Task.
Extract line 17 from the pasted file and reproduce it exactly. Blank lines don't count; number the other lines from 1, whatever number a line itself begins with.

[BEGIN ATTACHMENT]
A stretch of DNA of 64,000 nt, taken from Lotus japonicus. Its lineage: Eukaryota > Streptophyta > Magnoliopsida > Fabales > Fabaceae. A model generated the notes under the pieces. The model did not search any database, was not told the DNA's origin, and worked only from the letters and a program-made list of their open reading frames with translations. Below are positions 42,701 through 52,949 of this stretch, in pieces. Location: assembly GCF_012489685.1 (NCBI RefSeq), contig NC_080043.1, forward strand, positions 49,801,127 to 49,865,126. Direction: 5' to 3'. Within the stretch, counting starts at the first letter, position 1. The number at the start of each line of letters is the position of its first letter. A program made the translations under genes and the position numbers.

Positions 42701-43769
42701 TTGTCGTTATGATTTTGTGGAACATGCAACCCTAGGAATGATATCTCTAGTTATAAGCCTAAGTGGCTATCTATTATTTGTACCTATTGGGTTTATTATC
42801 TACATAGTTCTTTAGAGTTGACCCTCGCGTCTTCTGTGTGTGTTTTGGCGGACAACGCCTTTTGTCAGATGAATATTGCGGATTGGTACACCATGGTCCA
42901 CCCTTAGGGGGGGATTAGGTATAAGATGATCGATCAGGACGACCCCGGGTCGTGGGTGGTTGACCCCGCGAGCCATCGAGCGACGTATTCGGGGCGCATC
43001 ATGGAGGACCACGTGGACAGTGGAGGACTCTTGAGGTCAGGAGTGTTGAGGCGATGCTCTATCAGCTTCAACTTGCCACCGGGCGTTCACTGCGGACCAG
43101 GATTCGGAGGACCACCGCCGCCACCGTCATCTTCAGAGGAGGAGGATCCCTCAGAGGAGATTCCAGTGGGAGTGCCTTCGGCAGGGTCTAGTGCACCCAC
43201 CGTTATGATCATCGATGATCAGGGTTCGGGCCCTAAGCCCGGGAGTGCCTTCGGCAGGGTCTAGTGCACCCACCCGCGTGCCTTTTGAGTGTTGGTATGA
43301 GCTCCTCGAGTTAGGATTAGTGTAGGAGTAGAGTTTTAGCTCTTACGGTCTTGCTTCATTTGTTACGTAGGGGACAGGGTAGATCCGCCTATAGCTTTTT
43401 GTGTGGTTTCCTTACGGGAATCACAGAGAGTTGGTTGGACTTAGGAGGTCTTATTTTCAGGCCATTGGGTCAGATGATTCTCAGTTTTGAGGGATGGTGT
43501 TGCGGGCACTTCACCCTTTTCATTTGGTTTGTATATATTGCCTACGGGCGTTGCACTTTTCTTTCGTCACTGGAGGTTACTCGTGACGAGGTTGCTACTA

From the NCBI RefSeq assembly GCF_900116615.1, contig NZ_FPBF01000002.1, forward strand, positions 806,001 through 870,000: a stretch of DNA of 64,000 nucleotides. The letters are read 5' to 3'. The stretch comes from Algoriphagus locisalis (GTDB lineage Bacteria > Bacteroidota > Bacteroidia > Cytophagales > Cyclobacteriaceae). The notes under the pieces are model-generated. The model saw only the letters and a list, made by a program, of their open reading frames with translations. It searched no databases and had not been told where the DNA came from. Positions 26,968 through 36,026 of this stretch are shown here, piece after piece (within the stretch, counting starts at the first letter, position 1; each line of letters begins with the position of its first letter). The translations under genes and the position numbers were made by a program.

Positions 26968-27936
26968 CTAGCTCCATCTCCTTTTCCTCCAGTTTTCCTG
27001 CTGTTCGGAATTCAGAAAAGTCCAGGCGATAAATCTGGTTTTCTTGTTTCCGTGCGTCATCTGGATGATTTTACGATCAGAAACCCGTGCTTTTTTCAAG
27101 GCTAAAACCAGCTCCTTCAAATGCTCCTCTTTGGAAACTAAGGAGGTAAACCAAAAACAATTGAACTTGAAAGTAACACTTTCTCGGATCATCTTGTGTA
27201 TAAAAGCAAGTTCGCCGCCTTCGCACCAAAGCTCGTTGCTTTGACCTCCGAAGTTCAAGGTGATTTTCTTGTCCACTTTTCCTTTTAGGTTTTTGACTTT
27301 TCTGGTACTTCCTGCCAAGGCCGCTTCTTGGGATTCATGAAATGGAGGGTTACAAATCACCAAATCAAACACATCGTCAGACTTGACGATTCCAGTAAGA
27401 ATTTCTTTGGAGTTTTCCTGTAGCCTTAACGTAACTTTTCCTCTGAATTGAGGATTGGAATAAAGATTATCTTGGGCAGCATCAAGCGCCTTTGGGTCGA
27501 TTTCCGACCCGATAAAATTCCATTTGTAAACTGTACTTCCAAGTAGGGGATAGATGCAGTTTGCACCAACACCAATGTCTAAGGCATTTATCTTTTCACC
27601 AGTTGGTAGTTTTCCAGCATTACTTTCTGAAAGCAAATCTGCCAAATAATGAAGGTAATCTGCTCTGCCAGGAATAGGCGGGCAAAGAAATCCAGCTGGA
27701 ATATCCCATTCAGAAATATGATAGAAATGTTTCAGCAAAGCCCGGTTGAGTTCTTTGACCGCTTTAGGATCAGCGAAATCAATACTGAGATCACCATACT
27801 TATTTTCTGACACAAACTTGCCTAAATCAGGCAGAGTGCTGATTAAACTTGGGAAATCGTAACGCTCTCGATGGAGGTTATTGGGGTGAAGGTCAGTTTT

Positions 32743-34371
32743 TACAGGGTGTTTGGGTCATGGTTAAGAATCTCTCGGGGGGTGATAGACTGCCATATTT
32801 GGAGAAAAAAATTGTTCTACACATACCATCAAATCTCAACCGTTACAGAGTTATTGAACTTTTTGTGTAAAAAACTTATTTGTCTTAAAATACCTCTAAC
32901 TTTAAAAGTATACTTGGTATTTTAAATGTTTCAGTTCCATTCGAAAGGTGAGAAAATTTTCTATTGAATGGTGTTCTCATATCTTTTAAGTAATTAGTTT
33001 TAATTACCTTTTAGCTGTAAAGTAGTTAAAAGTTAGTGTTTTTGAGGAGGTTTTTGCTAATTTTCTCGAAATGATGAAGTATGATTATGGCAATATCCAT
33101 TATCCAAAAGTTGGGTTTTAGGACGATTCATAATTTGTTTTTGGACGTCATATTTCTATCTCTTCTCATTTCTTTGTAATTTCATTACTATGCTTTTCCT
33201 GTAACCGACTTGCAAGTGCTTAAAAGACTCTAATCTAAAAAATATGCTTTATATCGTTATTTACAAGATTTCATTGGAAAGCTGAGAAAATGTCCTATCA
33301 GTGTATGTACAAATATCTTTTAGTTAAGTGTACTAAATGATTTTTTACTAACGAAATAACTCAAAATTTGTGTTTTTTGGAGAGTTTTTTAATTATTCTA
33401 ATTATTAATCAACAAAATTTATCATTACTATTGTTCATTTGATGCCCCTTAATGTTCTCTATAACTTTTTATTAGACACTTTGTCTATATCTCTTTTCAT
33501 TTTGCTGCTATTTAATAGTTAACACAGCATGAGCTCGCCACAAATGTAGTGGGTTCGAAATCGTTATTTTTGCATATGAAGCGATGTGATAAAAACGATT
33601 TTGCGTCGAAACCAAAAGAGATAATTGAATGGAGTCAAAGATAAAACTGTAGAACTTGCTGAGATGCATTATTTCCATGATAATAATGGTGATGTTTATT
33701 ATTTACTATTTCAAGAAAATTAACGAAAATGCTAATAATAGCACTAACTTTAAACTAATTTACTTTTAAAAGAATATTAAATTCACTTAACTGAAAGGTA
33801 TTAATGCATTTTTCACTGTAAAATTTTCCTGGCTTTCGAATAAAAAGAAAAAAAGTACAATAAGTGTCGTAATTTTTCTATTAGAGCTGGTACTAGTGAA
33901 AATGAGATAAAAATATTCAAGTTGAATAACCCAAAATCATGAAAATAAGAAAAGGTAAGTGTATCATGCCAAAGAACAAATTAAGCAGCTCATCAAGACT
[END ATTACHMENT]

27201 TAAAAGCAAGTTCGCCGCCTTCGCACCAAAGCTCGTTGCTTTGACCTCCGAAGTTCAAGGTGATTTTCTTGTCCACTTTTCCTTTTAGGTTTTTGACTTT